feedly-logo1There was a time when Google Reader used to be my number one source for new information.

But as most of us know by know, they killed it off, slowly. A lot of RSS readers raised their hand up high, offering themselves up as replacements.

In my opinion, Feedly did the greatest job and in many respects it’s far better than Google Reader was.

But there’s more:

It Was Never Just About Reading

So why do I say, “from a reading perspective”? That calls for a trip down memory lane, from the glory days of Google Reader.

In Sweden, there was quite a few of us in the … let’s call it the digital media curating elite in lack of a better term for us, who enjoyed to not only read feeds, but to make small remarks, comments, on the most interesting items.

This had several positive effects:

  • By commenting you make a quick analysis, thus enhancing the value of the shared link.
  • Bloggers and curators do what they do not to promote others primarily, but rather to have their own say.
  • Adding a comment to certain items makes you remember and have more fun when scanning the web.

But this was not all, because there were one more effect — the most important one.

The Power Of RSS Output

Others could subscribe, in their readers, to my commented items, all because Google Reader back in the day used to allow this to happen.

So if I performed well as a curator, I would soon have a couple of hundred subscribers to my Google Reader comments.

Subsequently, I could subscribe to trusted peers and their Google Reader comments as well. For one single, highly interesting link shared and commented by several curators adding more and more analytical comments and therefore increasing the value of each link. It was beautiful — back when it worked.

For a while there, any person, in these case with an interest in Swedish digital marketing, could do extremely well by using Google Reader only to follow the ten best niche curators.

This made Google Reader outperform any online magazine for people with niche interests.

And it didn’t stop there.

The Forgotten Blinkers

Online influencer Joakim Jardenberg and his friends forked a WordPress plugin which allowed for bloggers (in the habit of making these Google Reader comments) to automatically publish their comments on their blogs.

To the blog visitor, this looked like a common link a typical link round-up, only it was aggregated automatically from a plugin processing that users Google Reader comment RSS feed.

For the initiated, these people became known as “Blinkers” (bloggers + linkers), a phrase I think was coined by online influencer Jennifer Bark.

So if you had created a great piece of content, and you happened to be subscribed by a Blinker, and that person blinked your link, it not only got pushed out to other blinkers, but it also resulted in a healthy and well-earned linkback.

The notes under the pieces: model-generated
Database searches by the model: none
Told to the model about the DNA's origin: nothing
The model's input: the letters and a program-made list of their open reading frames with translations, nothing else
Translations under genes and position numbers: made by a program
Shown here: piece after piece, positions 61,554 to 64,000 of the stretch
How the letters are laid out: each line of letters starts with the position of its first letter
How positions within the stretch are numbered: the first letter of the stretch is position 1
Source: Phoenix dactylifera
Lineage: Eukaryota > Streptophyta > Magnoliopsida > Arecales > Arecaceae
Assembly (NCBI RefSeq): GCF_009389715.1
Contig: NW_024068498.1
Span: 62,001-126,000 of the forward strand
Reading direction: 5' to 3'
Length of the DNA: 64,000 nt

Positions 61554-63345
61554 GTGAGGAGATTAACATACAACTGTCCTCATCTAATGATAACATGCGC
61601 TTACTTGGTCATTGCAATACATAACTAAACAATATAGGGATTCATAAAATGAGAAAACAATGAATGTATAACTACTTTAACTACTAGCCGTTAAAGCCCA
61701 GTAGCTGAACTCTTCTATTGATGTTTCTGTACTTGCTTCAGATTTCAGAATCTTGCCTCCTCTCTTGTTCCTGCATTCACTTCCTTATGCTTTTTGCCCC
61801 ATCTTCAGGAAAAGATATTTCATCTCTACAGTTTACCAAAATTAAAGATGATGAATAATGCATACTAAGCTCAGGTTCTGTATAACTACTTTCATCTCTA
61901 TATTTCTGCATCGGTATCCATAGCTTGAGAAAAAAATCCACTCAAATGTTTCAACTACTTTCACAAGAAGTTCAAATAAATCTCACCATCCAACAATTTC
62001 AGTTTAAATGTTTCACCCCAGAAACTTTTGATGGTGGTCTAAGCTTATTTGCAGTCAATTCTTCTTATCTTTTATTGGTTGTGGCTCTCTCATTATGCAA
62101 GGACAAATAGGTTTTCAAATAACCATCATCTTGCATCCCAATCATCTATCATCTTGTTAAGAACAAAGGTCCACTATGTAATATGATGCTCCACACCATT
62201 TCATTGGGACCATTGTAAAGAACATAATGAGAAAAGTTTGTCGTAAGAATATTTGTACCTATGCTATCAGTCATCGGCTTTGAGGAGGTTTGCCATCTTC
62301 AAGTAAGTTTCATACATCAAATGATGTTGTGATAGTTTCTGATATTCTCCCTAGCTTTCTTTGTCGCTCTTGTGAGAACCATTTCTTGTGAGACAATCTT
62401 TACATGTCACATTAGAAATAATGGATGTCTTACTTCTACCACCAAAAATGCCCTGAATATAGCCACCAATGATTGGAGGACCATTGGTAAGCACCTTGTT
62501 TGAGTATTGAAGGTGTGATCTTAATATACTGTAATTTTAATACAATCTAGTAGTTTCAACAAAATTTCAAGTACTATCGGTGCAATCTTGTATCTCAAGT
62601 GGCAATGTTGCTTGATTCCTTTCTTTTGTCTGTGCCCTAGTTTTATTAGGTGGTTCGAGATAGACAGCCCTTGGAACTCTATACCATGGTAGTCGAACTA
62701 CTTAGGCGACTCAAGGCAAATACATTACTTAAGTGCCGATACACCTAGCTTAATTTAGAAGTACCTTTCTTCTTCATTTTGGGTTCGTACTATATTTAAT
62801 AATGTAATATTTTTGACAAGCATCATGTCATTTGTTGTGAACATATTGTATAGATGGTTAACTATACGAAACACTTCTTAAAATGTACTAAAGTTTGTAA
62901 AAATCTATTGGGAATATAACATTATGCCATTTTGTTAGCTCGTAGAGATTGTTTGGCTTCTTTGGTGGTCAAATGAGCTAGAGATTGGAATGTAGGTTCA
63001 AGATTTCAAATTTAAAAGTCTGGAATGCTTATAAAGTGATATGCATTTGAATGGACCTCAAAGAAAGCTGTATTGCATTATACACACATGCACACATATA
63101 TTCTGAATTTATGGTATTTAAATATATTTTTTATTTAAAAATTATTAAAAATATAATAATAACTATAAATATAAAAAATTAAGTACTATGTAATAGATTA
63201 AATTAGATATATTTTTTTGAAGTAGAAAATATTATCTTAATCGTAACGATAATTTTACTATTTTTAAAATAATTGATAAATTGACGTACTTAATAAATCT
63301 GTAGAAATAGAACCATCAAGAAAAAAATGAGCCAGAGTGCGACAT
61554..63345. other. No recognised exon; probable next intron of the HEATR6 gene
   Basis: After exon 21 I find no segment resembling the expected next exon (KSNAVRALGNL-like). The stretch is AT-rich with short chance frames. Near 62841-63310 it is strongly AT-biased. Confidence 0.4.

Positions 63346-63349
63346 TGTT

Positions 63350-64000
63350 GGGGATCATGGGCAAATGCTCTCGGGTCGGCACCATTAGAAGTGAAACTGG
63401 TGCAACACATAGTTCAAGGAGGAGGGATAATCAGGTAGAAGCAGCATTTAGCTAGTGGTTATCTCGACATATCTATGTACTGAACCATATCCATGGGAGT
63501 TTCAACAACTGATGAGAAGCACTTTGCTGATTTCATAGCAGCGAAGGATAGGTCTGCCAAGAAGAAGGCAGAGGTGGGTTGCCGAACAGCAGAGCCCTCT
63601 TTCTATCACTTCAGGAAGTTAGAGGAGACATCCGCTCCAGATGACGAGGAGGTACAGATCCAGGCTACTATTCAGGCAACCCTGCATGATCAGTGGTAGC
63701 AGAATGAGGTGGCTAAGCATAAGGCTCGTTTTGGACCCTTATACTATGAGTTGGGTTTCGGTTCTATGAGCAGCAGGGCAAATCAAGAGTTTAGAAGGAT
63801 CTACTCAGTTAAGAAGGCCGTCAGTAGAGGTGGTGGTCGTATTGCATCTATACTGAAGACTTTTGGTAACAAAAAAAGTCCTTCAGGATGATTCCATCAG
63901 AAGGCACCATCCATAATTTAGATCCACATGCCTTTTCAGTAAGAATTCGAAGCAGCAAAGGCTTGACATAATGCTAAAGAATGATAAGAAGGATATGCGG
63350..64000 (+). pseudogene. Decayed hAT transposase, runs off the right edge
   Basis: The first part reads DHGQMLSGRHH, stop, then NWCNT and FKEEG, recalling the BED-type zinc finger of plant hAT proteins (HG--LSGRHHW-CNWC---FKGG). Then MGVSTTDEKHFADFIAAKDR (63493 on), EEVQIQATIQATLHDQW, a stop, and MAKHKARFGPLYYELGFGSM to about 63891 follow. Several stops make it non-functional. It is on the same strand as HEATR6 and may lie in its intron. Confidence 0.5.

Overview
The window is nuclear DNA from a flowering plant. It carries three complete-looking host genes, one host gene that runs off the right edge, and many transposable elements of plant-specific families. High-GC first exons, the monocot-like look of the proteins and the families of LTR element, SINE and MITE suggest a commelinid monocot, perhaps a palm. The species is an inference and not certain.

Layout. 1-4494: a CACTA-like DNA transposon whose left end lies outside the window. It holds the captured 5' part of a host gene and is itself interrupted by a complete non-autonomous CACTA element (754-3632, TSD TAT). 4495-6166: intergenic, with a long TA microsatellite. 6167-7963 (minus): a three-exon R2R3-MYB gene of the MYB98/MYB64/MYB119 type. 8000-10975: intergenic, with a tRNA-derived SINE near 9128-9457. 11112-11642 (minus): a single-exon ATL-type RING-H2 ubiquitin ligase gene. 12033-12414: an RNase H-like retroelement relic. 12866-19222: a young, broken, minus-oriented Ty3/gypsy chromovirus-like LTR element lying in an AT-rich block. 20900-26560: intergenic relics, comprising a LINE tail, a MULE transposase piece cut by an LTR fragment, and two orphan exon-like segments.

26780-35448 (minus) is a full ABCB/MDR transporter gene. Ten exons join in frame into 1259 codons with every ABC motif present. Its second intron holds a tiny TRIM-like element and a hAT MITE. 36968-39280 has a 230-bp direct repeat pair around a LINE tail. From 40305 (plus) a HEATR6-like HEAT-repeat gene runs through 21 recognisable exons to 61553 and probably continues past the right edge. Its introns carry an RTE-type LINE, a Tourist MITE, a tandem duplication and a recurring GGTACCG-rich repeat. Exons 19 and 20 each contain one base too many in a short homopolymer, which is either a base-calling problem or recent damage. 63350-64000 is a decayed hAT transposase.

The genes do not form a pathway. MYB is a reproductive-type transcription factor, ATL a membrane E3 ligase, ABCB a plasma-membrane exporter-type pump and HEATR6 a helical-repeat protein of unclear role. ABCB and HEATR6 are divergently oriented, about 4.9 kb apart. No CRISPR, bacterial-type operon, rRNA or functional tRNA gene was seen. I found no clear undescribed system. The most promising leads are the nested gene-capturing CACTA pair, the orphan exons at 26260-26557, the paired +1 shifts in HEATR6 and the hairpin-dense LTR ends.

This generated earned traffic and a web of relevant and carefully curated SEO links that gave life to the Swedish digital marketing blogging community.

However, this whole community died as soon as Google Reader removed this function, long before the actual service shut down.

Why Did This Feature Disappear?

Many tried to fix this with different hacks. I tried to post to Tumblr from Google Reader and then let yet another forked plugin get the Tumblr feed to post on my blog. But it didn’t really work very well.

Why Google removed this feature?

For one thing, RSS has always been thought of as too “techy”. And it does create problems, for instance by making it easier to scrape websites for content.

In the long run, it could possibly hurt Google’s ad revenues, because Google Reader never really made an effort to get ads into the service.

But the main reason was probably Google+. They wanted that to be the place where you “subscribed” to online curators.

FlipBoard came close in allowing for you to create your own curated magazine, but it doesn’t allow you to subscribe to a specific magazine’s RSS, so it doesn’t work for the Blinkers.

A Possible Hack For Blinkers

The new Feedly looks great and the versatility is really good, so it has become my reader of choice, replacing Pocket (ReadIt Later, InstaPaper and Reeder).

And it while we’re waiting for them to add this long gone blinking feature, there is a workaround. It’s a bit tricky, but you only have to do it once. It is a bit shaky since it relies on service like Delicious and Feedburner, but it works … for now at least.

  • Get Feedly. Add your feeds.
  • When you find something you want to share with a comment (like this post?), share the link and your comment to Delicious. (If you want, you can use a designated tag.)
  • Get the RSS feed for your Delicious comments. How to create them can be found at their Developer section.

[box style=”2″]Mine is http://feeds.delicious.com/v2/rss/jerrysilfwer where I’ll be sharing comments on the most interesting links I stumble upon when it comes to Digital Marketing. I’d love to see your Delicious feeds in the comment field as well![/box]

  • Download and install the forked Worpress plugin Delicious Curator here. Go to settings, make your tweaks and mount your Delicious user name.
  • Boom. Welcome, fellow Blinker! Share that love. See apost in action here: Digital Marketing Link Round-Up

An extra shout-out to Jonas Nordström who fixed the WordPress plugin to work with Delicious! You rock, man.

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